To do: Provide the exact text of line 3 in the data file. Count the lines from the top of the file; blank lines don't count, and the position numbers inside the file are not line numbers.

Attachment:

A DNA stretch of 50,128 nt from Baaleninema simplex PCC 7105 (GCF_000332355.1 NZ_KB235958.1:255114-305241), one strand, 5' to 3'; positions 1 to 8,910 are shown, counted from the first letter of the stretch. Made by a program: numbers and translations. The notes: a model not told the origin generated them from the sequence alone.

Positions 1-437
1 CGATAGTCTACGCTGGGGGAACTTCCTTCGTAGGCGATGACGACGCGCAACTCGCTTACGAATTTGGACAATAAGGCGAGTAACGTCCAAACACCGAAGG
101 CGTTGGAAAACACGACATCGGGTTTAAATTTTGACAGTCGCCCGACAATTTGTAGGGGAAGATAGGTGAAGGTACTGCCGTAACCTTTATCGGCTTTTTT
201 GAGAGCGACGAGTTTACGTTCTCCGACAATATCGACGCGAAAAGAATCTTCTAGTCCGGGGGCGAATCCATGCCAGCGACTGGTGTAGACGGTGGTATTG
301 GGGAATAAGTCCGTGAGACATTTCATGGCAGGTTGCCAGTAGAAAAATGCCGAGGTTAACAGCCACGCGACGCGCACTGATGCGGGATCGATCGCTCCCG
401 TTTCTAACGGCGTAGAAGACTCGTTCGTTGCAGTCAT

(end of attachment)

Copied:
1 CGATAGTCTACGCTGGGGGAACTTCCTTCGTAGGCGATGACGACGCGCAACTCGCTTACGAATTTGGACAATAAGGCGAGTAACGTCCAAACACCGAAGG